Kazakhstan government resigns

After officials relaxed price limitations on liquefied petroleum gas, protests reached Almaty, the authoritarian country's largest city, in a rare show of opposition.

After officials relaxed price limitations on liquefied petroleum gas, protests reached Almaty, the authoritarian country's largest city, in a rare show of opposition.

Hundreds of demonstrators were pushed out of Almaty's main square late Tuesday with tear gas and stun grenades, and battles raged for hours in the surrounding regions.

The demonstrations shattered the former Soviet republic's reputation as a politically stable and tightly regulated country, which it had leveraged to attract hundreds of billions of dollars.

Early on Wednesday, Tokayev proclaimed a state of emergency in Almaty and the oil-producing western Mangistau province.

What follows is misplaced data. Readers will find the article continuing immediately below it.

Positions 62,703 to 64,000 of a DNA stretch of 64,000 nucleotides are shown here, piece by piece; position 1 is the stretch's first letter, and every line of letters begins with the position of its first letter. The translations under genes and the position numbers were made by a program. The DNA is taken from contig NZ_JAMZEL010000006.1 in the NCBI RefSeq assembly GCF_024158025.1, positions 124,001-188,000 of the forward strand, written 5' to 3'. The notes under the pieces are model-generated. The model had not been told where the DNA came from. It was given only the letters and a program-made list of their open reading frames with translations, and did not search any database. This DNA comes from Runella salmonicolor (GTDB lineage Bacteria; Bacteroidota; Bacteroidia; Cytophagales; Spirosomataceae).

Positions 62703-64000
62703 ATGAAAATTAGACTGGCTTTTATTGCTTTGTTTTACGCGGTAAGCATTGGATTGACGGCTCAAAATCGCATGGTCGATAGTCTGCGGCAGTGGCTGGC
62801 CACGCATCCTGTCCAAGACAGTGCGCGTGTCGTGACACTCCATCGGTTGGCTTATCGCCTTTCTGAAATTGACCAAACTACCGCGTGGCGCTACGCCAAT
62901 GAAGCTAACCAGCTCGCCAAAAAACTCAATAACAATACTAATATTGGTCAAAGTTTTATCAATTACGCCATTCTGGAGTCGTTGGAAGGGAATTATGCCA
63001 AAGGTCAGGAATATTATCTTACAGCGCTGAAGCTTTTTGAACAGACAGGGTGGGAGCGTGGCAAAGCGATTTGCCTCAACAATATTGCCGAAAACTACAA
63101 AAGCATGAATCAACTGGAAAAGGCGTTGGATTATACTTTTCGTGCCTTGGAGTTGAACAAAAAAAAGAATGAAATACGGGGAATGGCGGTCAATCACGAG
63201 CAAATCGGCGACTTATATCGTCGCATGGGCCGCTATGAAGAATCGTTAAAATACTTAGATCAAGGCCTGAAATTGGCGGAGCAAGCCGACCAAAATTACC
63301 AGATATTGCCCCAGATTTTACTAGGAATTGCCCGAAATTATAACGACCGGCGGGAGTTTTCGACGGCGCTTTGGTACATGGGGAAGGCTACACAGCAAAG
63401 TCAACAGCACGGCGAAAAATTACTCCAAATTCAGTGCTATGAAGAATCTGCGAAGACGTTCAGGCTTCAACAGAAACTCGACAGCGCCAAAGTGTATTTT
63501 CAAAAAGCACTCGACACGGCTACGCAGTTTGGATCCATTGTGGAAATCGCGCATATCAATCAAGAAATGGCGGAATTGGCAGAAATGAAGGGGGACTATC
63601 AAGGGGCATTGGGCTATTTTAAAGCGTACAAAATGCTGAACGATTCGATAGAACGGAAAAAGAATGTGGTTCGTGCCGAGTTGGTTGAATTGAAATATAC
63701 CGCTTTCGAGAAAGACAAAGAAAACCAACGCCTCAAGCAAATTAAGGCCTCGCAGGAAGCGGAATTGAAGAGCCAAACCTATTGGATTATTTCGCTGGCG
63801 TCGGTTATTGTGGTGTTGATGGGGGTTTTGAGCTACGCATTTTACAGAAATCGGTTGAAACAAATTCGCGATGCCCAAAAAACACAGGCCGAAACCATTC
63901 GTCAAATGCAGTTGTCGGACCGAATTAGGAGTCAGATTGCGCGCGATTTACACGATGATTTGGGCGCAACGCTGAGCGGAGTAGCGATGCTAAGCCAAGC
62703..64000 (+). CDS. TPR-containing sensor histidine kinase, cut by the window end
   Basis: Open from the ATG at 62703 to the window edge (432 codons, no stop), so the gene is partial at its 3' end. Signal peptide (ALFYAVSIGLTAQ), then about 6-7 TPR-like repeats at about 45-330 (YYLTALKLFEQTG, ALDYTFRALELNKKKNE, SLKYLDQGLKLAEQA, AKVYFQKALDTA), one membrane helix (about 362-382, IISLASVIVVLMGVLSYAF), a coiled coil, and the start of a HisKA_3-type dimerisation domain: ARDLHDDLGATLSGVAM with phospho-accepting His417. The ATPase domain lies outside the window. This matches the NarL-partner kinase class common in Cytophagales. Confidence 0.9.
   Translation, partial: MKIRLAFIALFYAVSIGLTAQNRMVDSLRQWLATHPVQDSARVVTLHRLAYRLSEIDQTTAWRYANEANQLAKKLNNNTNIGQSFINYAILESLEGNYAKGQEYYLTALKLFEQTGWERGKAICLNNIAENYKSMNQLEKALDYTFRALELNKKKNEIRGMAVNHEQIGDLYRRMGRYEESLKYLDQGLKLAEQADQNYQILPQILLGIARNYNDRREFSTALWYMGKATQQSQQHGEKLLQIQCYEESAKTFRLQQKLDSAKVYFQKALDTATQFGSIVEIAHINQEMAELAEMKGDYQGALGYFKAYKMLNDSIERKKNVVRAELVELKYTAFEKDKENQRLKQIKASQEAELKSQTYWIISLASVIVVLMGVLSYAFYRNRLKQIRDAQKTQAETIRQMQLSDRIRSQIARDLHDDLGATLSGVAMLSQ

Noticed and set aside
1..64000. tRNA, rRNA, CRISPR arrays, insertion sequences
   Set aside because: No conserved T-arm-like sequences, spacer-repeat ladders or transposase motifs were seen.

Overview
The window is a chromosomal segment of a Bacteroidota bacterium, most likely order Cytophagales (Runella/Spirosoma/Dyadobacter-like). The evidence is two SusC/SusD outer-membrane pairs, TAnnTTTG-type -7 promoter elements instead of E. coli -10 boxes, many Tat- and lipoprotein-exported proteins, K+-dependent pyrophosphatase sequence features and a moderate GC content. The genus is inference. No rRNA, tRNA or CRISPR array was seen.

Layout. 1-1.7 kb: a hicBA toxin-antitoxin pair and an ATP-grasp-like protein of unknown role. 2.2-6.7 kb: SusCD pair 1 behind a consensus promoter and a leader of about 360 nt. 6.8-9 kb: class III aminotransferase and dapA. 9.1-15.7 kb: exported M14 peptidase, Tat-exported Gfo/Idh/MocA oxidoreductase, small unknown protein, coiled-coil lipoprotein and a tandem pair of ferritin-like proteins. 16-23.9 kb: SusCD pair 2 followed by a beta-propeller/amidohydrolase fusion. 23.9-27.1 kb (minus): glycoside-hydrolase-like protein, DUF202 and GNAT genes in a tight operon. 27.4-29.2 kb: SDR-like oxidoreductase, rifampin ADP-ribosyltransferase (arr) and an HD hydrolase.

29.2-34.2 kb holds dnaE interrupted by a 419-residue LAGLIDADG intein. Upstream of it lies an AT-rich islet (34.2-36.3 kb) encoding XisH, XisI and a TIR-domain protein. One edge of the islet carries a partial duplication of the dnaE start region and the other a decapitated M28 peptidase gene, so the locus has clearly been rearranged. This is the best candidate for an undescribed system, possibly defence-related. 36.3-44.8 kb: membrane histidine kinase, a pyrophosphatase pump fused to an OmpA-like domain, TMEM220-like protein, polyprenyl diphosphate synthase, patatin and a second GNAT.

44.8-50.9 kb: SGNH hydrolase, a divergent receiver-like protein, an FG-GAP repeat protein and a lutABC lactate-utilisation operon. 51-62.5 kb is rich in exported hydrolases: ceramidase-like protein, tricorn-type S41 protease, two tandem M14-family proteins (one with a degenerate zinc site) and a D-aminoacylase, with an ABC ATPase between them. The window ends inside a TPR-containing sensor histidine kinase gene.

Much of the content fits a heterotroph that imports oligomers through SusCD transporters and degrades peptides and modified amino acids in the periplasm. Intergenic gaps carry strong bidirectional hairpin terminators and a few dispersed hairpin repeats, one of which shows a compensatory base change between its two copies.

Protests began in Mangistau province on Sunday, a day after price limitations on liquefied petroleum gas, a popular automotive fuel, were lifted, causing its price to more than double.

Tokayev told interim cabinet members on Wednesday that LPG price controls should be reinstated and expanded to include gasoline, diesel, and other "socially essential" consumer items.

He also directed the government to draught a personal bankruptcy law, as well as propose freezing utility prices and subsidised rent payments for low-income households.

He said the situation in protest-hit cities and towns was improving after the state of emergency was declared, which imposed a curfew and movement restrictions.